Three days without water would be a crisis in any North American town, but the Tuiningas recently went without city water for three weeks. They once had no power for two weeks. Water and power outages occur on an almost-daily basis. Yet the Tuiningas have been surprised by how much they enjoy their challenging life.
“We came here expecting the worst, so in some sense the joy of living here was unexpected,” they say. “We enjoy being here more than we thought we would.”
By God’s grace, they consistently convey positive aspects about missionary life by focusing on their unity with believers in Christ and by considering their ministry a privilege.
They’ve worked in Uganda for over two years as part of a five-family ministry team serving in Mbale and Karamoja. Rev. Eric Tuininga trains men for ministry at Knox Theological College (KTC), operated by the Orthodox Presbyterian Uganda Mission. Students come from a variety of ecclesiastical and tribal backgrounds in Uganda and Kenya.
Because the need for solid biblical teaching and trained leaders is so acute, Rev. Tuininga views his work as a “great privilege” and a “blessing.” He additionally mentors and encourages the ten village congregations of the Orthodox Presbyterian Church of Uganda.
On a typical school day, Rev. Tuininga leaves by 8:00 AM, picking up some students on the way. After eating lunch with KTC students, he returns home to his many other responsibilities: meeting with people, performing administrative duties, and preparing lessons for KTC, Bible studies, or Sunday school. On most Sunday mornings, he leads worship or Sunday school. A time of prayer and singing held in the missionary compound on Sunday evenings is attended primarily by neighborhood children.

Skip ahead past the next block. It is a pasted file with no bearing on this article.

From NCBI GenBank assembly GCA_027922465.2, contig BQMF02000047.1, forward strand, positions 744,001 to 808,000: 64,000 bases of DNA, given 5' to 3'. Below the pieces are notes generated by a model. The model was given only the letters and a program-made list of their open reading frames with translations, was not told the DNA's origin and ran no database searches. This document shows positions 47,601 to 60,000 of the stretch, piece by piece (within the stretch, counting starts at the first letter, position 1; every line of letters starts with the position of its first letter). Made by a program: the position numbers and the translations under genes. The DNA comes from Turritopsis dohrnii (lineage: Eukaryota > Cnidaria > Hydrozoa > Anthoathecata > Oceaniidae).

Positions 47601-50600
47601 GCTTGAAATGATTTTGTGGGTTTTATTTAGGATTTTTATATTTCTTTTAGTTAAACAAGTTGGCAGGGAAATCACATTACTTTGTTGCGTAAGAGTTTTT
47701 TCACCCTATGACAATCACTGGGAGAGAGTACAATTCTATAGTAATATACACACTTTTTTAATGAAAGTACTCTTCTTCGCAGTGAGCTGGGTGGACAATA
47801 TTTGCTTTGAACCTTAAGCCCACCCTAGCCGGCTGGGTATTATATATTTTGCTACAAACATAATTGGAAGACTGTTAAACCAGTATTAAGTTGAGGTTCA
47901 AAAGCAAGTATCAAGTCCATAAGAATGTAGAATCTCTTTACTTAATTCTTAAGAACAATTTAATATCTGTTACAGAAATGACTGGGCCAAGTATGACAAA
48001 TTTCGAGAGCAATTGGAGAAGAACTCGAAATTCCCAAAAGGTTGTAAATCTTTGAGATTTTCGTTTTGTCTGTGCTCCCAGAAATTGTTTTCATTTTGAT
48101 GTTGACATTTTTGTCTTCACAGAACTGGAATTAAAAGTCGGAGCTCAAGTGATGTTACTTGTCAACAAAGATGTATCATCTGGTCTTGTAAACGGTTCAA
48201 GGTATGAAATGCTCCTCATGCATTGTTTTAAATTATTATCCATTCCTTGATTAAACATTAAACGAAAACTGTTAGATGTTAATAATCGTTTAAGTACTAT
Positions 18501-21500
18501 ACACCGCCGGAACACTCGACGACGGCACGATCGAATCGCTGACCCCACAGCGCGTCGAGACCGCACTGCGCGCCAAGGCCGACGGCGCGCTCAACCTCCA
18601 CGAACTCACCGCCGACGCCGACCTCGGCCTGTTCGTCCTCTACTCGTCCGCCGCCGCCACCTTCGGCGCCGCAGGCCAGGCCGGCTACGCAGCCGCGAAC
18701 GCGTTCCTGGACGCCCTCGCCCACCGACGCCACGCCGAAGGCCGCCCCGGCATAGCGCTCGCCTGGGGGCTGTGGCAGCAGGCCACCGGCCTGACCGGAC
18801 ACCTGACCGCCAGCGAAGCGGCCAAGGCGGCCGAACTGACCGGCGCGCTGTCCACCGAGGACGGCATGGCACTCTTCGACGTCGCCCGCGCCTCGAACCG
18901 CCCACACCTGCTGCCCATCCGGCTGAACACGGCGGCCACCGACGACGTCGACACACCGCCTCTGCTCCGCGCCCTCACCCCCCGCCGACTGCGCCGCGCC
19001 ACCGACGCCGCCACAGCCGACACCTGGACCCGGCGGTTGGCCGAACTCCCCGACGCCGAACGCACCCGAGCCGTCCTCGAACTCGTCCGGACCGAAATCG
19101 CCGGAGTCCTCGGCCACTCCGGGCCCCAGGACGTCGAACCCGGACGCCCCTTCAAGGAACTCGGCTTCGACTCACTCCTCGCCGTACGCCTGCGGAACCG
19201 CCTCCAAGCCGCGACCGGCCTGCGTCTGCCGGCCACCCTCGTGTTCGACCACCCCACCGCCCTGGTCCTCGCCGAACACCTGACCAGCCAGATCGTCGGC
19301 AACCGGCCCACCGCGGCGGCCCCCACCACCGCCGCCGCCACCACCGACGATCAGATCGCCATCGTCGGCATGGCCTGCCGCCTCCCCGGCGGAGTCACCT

Handling regular household chores like laundry, grocery shopping, cooking, and cleaning require more time and effort in Uganda. In addition to all that, Dianna homeschools the couple’s children and leads a Bible study for women on Friday mornings. Local children playing at the compound in the afternoons provides Dianna with further ministry opportunities. The Tuiningas frequently welcome two young friends to share their evening meal, and help these young people with their home work.
In the two years since the Tuiningas’ arrival, they’ve delighted in God’s goodness on many fronts. Attendance at KTC has increased, and Rev. Tuininga rejoices to witness his students’ spiritual growth.
“Many of these men are already pastors, who have received little or no training,” he says. “It is a great delight to dig into God’s truth together with them and watch them grow.”
The Tuiningas also enjoy the privilege of giving to poor believers and needy churches.
“It is a delight to see the great joy that it brings, and how it brings a real practical benefit to their lives, and shows them the love of Christ, and inspires them to press on in following him,” Rev. Tuininga says. “Some of the churches are in the process of constructing buildings, but none have completed their building project yet.”
Despite the lack of physical wealth, Christ’s church in Uganda increases in spiritual riches. The Mbale congregation has grown from 30 to about 130. Each of the ten village churches is now served by a trained minister or licentiate. Two small presbyteries that had been estranged have merged into one. The OPCU and another small Reformed denomination have held reconciliation meetings to promote ecclesiastical unity. Two church plants have been established, and Rev. Tuininga recently conducted membership interviews of about 50 people desiring to form the core group of another. Of these, one mother and her two daughters (12 & 19) face intense opposition from their Muslim relatives. The Tuiningas request prayer for them and the other believers in Uganda.